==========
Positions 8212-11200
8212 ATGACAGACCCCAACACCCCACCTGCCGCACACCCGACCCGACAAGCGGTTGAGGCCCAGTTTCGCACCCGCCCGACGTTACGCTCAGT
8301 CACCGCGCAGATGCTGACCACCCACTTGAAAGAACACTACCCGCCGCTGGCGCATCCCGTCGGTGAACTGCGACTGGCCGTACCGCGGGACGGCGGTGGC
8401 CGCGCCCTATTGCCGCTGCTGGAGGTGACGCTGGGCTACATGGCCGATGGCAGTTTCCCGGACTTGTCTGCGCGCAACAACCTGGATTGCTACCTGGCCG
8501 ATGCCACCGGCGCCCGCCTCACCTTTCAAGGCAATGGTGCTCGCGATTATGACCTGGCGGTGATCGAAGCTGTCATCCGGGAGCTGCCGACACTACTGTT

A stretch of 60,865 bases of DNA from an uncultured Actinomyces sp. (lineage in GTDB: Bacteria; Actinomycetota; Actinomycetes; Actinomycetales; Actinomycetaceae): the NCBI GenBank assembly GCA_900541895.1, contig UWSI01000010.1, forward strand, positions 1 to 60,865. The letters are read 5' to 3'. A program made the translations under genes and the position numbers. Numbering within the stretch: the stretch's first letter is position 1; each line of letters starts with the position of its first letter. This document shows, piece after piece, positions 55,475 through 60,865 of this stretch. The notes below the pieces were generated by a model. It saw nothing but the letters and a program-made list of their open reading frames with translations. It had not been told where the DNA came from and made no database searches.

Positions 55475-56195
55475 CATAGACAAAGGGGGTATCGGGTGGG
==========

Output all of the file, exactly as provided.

Positions 8212-11200
8212 ATGACAGACCCCAACACCCCACCTGCCGCACACCCGACCCGACAAGCGGTTGAGGCCCAGTTTCGCACCCGCCCGACGTTACGCTCAGT
8301 CACCGCGCAGATGCTGACCACCCACTTGAAAGAACACTACCCGCCGCTGGCGCATCCCGTCGGTGAACTGCGACTGGCCGTACCGCGGGACGGCGGTGGC
8401 CGCGCCCTATTGCCGCTGCTGGAGGTGACGCTGGGCTACATGGCCGATGGCAGTTTCCCGGACTTGTCTGCGCGCAACAACCTGGATTGCTACCTGGCCG
8501 ATGCCACCGGCGCCCGCCTCACCTTTCAAGGCAATGGTGCTCGCGATTATGACCTGGCGGTGATCGAAGCTGTCATCCGGGAGCTGCCGACACTACTGTT

A stretch of 60,865 bases of DNA from an uncultured Actinomyces sp. (lineage in GTDB: Bacteria; Actinomycetota; Actinomycetes; Actinomycetales; Actinomycetaceae): the NCBI GenBank assembly GCA_900541895.1, contig UWSI01000010.1, forward strand, positions 1 to 60,865. The letters are read 5' to 3'. A program made the translations under genes and the position numbers. Numbering within the stretch: the stretch's first letter is position 1; each line of letters starts with the position of its first letter. This document shows, piece after piece, positions 55,475 through 60,865 of this stretch. The notes below the pieces were generated by a model. It saw nothing but the letters and a program-made list of their open reading frames with translations. It had not been told where the DNA came from and made no database searches.

Positions 55475-56195
55475 CATAGACAAAGGGGGTATCGGGTGGG